The King stays crowned

The crowned king of VGC 2018 stays on the throne for the 2019 season — at least during the Sun Series. After ranking 1st in both Pokémon Showdown and Battle Spot ladders, Incineroar reaffirmed its presence by making it into 59 out of 64 teams collected from Philadelphia and Frankfurt Regionals, thus being used on 93.75% of all top 32 teams.

Its huge amount of pros are known by everyone since its release on March 2018: its base stats combined with the Intimidate ability allow it to be a well-rounded pivot, more defensive than other Intimidate Pokémon like Hitmontop or Landorus. Its staple moves are Fake Out, allowing to buy turns, generate momentum and disrupt the opponent; Knock Off, extremely valuable when obtaining information on the opponent’s sets (especially on a format where all Items are affected by it), and Flare Blitz, a strong Fire-type STAB move that deals consistent damage to Grass and Steel-types, both of them very prominent in VGC 2019 as Kyogre and Xerneas answers, respectively.

If all of this doesn’t sound enough to you, remember that Incineroar packs a good amount of coverage moves to fill up the last slot, with Roar being the most prominent one, as it renders opposing Xerneas’ boosts useless by forcing it to switch out. Other common choices are U-Turn, in order to keep the pressure and the momentum flowing; Snarl, which allows for damage control by lowering the opponents’ SpA; and Taunt, which blocks the Roar option from other Incineroar and prevents the use of Trick Room, Rage Powder or Spore, to name a few, which are all common moves used to check Xerneas.

If Incineroar was way too centralizing for the format or it was an omnipresent but not omnipotent Pokémon has been a debating topic this last weeks within the community. We will just leave you here one of the threads on Twitter discussing the subject, so you can get a better grasp at some of the best players’ thoughts. Nevertheless, Incineroar’s presence in the metagame is undoubtedly going to continue as we move forward into October and the following major events.

To be or not to be (a Xerneas player)

You better get used to this animation...

To no one’s surprise, Xerneas is the 2nd most used Pokémon in the format when it comes to CP and the most used restricted, regardless of its partners. The Geomancy party never seems to be over, as Xerneas becomes one of the most threatening Pokémon in the whole format once it sets up, doubling its Special Attack, Special Defense and Speed on a single turn by using Geomancy + Power Herb.

The dominance and centralisation potential of such a strong creature allow Xerneas to divide players, teams or playstyles on either playing with it or against it, especially when other Restricted Pokémon that could potentially match Xerneas’ threatening effect, such as Mega-Rayquaza or Ultra-Necrozma, are banned. Are you protecting the deer or defeating it?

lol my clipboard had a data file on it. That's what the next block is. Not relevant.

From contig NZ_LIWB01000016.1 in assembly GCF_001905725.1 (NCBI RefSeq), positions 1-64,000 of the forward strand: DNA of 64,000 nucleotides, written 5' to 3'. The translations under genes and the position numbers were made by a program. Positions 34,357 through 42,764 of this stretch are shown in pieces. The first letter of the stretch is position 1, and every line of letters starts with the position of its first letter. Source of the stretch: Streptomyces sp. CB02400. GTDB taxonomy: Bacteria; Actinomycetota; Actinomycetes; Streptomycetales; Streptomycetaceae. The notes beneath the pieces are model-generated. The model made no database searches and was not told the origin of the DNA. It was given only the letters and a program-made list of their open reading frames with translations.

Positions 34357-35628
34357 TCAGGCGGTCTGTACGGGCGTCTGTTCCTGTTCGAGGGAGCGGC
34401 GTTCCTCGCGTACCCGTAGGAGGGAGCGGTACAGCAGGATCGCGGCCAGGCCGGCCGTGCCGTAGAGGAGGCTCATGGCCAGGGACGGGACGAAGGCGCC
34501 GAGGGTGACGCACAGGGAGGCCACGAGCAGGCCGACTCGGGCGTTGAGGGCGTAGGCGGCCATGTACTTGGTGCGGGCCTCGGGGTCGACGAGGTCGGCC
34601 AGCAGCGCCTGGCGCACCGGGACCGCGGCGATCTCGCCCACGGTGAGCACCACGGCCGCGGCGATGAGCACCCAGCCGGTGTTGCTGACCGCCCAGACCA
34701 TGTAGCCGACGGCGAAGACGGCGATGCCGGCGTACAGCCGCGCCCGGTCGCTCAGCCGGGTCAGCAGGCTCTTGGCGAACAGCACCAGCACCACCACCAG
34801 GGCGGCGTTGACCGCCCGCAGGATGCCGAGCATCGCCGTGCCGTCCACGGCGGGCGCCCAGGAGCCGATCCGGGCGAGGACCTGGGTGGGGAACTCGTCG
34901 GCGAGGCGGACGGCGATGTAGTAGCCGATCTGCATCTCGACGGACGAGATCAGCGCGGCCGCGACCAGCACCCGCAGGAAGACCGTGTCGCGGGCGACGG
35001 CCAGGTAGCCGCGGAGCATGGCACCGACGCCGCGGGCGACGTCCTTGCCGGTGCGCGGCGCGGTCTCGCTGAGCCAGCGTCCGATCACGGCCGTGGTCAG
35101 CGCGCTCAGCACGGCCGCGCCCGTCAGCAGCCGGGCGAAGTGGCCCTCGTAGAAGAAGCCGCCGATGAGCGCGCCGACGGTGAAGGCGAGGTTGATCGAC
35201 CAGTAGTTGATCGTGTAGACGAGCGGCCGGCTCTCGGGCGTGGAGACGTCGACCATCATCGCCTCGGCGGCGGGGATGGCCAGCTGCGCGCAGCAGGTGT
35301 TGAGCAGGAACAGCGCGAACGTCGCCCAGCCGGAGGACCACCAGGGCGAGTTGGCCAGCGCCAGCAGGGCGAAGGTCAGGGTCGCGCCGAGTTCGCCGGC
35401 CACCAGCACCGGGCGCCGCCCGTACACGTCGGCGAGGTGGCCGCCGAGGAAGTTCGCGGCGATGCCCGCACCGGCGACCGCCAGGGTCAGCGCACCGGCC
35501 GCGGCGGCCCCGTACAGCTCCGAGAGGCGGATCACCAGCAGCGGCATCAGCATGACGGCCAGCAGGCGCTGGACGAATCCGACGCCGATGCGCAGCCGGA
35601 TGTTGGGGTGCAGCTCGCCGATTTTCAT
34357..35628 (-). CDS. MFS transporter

Protect the Deer

Similarly to the 2016 season, Dazzling Gleam and Moonblast are the offensive staples for Xerneas, with Protect being a key move on such a game-deciding Pokémon. As a way to work around some threats and checks that have been used during these weeks, like Amoonguss‘ combination of Spore + Clear Smog, some players opted to use Substitute, or even Psyshock, over one of its main STAB moves.

Some of the elite partners for Xerneas are common Pokémon such as Incineroar, thanks to its multiple supportive options and how it can handle most Steel-types of the format, Smeargle with its wide array of moves that back up the deer, Amoonguss and its redirection, Tapu Koko and its Electric Terrain and some key moves such as Sky Drop and Electroweb, or Ludicolo, which is also both a weather-abuser and counter, to name a few.

When it comes to its restricted partners, the 7th Generation brought with it Lunala, the Moone Pokémon, one of the top-tier restricted Pokémon to use with the deer. Thanks to its Shadow Shield ability, Lunala is almost impossible to OHKO by any attack, even the 4-times supereffective Knock Off from the omnipresent Incineroar, allowing it to perform both a supportive and offensive role.

As mentioned previously, Amoonguss is one of the main checks in the current format against Xerneas, but other common answers such as Bronzong, Dusk Mane Necrozma, Solgaleo or Kartana have consistently been put to great use to shut down the deer from running rampant through teams. Lunala is a consistent answer against them all, as it can OHKO them either cleanly or after prior chip damage from Xerneas, thus allowing the sweep to continue. To support its partner Xerneas, Lunala can also set up Tailwind, that allows Xerneas to outpace other Xerneas that might boost themselves as well. Less-commonly used but still relevant are Roar and Psych Up, both of which benefit from the aforementioned Shadow Shield effect to effectively check opposing Xerneas quite cleanly or use your own boosts to generate extra pressure, respectively.